Should You Hire a Felony Attorney?
Felony lawyers are attorneys who work on the highest forms of criminal cases. These usually involve charges that carry significant jail time. Likewise, some felonies may carry post-incarceration penalties such as being put on a list or prohibited from certain activities.
Not all cases call for felony attorneys, though. Here are three reasons why you might need to hire a felony attorney.
A Large Set of Charges
Generally, non-felony cases tend to involve a couple of charges at most. If you start to see charges stacking up, there is a good chance you might have a felony case.
Note that some prosecutors will start with only a few charges. This is particularly so when they want to detain a person right away and then build a bigger case. If it feels like the prosecution is still digging, you may need to speak with some felony lawyers, even if the current list of charges does not include any felonies.
Potential for Additional Penalties
While people tend to focus on jail time as the biggest penalty, there may be other consequences. Individuals convicted of sex crimes, for example, may have to register on a list of known offenders. Felony attorneys often try to help their clients plead such cases down to misdemeanor charges to avoid these sorts of add-on penalties.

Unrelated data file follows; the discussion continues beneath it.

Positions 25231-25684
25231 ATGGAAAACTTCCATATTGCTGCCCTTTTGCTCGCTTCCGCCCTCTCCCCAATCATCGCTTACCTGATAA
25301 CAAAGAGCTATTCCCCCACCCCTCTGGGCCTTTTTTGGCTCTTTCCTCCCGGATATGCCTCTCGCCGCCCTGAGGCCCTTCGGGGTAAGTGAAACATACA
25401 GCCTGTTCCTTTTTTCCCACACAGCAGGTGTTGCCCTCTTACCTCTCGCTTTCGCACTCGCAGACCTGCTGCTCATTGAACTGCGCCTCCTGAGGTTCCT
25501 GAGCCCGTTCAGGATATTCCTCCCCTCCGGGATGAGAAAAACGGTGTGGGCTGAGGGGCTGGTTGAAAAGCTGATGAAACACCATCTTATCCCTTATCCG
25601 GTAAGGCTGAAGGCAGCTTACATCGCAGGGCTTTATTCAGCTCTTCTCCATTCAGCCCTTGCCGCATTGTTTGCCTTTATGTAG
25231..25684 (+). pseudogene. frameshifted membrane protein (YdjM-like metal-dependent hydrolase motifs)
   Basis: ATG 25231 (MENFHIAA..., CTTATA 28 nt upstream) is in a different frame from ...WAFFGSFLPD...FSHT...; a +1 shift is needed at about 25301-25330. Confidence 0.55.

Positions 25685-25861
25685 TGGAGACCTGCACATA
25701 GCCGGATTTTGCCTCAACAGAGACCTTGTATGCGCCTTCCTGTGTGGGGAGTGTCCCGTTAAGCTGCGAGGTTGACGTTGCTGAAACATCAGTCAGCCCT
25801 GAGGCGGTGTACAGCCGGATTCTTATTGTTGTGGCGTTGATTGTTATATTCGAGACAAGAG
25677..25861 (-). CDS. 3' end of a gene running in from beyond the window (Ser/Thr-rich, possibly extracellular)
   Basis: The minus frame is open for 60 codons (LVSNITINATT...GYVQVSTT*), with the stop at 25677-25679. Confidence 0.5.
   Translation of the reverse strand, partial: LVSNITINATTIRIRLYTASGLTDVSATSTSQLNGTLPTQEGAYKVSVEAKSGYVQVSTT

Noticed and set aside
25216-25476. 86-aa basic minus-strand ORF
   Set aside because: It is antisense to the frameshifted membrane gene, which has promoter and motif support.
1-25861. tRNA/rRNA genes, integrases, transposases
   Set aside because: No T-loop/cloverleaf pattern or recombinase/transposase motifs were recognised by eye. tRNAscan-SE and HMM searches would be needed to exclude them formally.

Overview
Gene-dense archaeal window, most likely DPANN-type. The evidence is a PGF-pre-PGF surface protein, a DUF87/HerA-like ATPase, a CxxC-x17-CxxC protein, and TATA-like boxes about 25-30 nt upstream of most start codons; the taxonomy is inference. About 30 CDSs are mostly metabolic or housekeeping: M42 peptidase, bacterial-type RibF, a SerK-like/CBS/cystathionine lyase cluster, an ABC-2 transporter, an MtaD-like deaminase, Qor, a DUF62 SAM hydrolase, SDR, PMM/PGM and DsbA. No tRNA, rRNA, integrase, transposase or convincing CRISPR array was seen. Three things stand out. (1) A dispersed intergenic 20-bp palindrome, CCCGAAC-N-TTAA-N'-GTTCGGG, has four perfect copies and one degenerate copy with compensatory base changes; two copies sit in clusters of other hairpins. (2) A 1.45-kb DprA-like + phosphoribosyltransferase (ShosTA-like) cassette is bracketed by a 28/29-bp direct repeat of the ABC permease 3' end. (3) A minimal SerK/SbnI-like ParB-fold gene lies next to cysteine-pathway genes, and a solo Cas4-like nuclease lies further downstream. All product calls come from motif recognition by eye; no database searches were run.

Additional penalties cover a wide range of concerns. Some violent felony convictions may lead to prohibitions on gun ownership. Fraud convictions sometimes carry limitations on working in a position of public trust. In other words, the potential penalties attached to some kinds of cases may be more life-altering than the prison time for a conviction.
Another class of charges that can tip into the felony domain is anything with aggravating circumstances. For example, hate crimes charges tend to fit in this category. Allegations involving harm to children, elderly people, or highly vulnerable people like the disabled may also count as aggravated.
Once more, a prosecutor might start small and work their way up so don't assume you are in the clear if the case doesn't start at the felony level. If there is a risk these sorts of aggravating circumstances might be invoked in a case, it's best to start out talking with felony lawyers rather than trying to find one when the prosecution upgrades the charges. When in doubt, always assume the prosecution will come after you for the maximum.